Lack of performance standards and conflicting goals indicate organizational inability to mobilize available resources and channelize human potential to achieve organizational objectives.
It is a proven fact that any organization without SMART objectives cannot realise success.
Only measureable and time bound attainable objectives can facilitate organizational members to direct their efforts towards the destination.
Ambiguous objective will allow people to remain in their comfort zone, which is quite natural; therefore organizations need to spend reasonable time to crystalize their objectives for convenient comprehension of all organizational members and appropriate performance appraisals along with historical analysis: otherwise people will conveniently hide behind their purposely articulated paradigms.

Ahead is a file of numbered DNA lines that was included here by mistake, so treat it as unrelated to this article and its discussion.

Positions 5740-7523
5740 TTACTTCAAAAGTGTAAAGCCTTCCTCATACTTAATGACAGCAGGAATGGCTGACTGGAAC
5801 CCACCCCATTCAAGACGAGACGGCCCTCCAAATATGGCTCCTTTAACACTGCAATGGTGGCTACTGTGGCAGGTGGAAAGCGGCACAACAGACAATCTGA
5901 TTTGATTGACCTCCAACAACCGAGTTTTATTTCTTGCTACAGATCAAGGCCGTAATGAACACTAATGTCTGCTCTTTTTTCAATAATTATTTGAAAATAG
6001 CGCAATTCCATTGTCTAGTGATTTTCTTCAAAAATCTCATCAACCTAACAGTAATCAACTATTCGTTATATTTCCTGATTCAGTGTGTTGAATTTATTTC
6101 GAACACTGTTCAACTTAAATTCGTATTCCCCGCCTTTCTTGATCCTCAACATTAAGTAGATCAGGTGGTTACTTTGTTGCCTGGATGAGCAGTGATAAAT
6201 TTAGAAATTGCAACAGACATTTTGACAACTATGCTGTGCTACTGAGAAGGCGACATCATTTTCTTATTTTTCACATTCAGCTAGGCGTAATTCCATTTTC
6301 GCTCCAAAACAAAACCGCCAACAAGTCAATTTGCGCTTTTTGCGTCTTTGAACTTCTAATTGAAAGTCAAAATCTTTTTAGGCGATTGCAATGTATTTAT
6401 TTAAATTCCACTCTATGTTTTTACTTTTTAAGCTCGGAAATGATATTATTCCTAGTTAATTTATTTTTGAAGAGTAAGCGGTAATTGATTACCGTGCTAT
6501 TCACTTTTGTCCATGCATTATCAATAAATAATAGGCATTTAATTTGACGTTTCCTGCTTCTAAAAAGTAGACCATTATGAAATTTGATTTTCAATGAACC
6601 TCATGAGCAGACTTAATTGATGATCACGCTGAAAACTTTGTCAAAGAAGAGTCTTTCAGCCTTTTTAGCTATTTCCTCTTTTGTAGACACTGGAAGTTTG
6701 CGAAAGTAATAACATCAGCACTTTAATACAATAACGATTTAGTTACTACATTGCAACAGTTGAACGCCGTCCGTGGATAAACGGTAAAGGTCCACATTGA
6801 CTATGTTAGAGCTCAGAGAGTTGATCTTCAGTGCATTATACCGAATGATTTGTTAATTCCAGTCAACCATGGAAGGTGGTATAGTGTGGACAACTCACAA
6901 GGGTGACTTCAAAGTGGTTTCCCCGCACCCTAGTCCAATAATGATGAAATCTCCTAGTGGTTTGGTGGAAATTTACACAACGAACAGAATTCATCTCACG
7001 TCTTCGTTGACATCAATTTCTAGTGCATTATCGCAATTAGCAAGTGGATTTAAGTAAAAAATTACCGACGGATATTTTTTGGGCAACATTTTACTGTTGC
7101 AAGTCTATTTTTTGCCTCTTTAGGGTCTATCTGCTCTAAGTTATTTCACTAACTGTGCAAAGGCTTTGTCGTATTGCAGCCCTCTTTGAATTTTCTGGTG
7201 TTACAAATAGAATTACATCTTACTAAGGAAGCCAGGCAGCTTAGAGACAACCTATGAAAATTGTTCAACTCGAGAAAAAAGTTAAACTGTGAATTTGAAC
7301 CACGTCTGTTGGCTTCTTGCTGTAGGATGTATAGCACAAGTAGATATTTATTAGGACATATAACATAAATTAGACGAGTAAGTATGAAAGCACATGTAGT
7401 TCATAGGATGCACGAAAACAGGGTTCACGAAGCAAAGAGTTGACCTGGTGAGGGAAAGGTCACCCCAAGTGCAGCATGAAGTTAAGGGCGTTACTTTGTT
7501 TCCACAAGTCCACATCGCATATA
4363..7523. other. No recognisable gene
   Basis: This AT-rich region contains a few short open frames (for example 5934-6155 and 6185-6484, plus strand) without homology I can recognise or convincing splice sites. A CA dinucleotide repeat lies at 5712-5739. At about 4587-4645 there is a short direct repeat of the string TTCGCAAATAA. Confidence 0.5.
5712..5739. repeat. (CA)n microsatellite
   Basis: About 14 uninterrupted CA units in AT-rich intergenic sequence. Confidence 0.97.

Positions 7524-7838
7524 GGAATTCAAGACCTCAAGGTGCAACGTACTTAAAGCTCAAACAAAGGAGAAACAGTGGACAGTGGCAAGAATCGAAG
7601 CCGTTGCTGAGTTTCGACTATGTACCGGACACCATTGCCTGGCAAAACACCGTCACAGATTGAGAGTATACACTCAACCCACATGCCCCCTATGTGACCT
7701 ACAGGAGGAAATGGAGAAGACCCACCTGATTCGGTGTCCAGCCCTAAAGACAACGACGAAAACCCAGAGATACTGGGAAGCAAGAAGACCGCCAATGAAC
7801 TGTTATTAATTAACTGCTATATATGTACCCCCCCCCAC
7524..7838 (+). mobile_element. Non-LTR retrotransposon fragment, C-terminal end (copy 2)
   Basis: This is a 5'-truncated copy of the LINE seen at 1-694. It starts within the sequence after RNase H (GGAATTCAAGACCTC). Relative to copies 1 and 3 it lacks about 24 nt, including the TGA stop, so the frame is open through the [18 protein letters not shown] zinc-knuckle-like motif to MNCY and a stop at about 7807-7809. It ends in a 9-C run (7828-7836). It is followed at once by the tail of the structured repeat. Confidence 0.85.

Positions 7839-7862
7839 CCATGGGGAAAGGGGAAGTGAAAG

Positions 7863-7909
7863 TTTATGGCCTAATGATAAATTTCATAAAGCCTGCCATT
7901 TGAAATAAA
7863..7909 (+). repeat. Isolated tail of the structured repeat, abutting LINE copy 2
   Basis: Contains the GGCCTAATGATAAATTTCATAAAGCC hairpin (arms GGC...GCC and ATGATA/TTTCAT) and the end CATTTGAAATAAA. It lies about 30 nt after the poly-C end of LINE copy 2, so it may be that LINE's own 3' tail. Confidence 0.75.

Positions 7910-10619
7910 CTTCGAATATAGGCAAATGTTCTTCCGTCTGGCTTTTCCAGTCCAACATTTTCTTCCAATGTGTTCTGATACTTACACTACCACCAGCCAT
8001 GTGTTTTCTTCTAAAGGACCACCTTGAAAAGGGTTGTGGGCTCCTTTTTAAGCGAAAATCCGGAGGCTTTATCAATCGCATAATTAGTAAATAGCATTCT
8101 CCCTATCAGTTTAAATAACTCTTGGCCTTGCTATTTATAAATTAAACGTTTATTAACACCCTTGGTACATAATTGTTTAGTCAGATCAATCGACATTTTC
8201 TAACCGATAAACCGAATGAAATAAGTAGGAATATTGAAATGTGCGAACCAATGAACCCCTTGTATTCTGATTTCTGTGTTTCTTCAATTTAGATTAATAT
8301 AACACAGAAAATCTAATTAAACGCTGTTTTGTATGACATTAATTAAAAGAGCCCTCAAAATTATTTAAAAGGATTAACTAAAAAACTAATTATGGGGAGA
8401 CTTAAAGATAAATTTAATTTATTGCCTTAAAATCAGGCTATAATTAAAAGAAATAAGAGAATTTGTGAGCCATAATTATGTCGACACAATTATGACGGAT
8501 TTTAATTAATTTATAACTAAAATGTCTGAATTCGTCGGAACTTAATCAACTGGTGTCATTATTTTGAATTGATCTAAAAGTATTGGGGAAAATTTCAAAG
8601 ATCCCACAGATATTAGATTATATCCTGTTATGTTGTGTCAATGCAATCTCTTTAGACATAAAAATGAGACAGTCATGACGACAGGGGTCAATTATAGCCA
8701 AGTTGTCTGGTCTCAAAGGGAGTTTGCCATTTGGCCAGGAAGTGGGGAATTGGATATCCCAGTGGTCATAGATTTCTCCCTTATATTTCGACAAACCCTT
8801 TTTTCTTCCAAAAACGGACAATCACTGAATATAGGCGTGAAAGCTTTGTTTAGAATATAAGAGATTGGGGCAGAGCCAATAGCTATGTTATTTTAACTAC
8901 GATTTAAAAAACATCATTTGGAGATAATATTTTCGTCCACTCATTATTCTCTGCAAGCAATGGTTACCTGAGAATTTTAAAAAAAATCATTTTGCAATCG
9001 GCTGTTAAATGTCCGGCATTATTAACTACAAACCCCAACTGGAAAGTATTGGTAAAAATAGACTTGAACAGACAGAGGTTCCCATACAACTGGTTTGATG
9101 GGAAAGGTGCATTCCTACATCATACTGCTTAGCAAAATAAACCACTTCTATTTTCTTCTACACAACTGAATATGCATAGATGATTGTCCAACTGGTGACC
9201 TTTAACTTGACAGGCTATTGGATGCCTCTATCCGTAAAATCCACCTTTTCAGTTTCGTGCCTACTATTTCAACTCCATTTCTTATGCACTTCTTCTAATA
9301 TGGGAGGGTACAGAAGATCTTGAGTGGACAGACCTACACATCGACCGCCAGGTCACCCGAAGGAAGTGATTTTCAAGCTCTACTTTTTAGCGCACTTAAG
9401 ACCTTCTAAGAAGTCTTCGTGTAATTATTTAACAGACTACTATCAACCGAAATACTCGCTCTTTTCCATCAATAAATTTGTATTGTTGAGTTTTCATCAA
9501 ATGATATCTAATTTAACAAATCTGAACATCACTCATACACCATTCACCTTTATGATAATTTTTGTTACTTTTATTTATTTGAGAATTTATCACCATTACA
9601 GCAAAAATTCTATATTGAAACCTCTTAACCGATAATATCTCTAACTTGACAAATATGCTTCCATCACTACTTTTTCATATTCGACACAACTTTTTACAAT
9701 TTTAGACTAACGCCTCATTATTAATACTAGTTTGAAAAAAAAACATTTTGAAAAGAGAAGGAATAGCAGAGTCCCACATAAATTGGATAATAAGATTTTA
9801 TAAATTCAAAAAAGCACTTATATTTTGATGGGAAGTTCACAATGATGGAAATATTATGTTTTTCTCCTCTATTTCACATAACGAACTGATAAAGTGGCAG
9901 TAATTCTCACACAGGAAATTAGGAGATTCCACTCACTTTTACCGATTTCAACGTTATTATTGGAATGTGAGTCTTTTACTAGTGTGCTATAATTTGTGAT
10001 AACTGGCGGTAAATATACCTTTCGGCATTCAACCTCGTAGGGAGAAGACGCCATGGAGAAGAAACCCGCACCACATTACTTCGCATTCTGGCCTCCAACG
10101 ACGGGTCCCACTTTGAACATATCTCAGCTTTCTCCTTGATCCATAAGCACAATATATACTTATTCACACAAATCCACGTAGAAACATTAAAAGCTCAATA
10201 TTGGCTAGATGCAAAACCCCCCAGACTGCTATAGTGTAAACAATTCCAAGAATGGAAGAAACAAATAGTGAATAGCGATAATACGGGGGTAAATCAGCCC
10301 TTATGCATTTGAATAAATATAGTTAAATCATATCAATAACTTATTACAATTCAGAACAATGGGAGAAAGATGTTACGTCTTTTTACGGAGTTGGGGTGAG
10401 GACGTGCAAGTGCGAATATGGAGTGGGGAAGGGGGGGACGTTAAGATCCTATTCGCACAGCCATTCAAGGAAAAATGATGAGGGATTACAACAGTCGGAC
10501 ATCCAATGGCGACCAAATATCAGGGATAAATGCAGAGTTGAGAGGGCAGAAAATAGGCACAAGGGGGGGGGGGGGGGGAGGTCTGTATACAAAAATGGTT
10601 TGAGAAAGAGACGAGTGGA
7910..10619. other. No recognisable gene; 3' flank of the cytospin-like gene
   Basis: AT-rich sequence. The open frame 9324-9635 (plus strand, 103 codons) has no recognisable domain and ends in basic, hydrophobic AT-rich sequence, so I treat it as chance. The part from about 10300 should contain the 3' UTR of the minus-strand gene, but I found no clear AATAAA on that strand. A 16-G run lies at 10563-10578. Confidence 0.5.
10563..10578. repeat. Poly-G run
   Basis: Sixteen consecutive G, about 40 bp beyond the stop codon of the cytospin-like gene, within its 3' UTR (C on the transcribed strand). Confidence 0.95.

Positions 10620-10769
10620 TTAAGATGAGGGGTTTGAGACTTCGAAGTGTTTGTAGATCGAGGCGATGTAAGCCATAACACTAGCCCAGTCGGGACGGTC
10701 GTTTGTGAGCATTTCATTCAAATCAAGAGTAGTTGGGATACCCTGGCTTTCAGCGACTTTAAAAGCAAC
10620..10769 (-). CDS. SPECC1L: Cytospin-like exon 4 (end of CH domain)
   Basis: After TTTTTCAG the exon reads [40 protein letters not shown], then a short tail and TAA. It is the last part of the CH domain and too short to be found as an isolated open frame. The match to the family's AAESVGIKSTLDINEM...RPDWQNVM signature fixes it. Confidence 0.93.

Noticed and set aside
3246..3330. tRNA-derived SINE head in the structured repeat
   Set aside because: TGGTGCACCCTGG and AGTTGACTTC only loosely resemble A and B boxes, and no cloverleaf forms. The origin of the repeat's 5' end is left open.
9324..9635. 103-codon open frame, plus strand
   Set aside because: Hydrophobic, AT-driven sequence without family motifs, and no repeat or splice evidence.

There are numerous myths surrounding conflicts in organizational settings e.g. ‘harmony is normal while conflict is abnormal’, but in reality conflict is an inevitable and normal part of enduring human relationships.
Probably it is the conflict which exposes inner feelings of people about their environment and people surrounding them, which can result in building new bonds and strengthening existing connections, if managed appropriately.
Another myth about conflict is that ‘conflict should never be escalated’, but in reality sometimes productive management requires that the conflict be made larger so it can be fully addressed.
Managing conflict should be orderly and polite is also a myth, in reality overly nice communication during conflicts can result in insincere exchange.
Productive conflict management is often disorderly, chaotic, and confusing because during conflict usually uncertainty prevails and often situations demand wholehearted endeavour to cope with any emerging condition.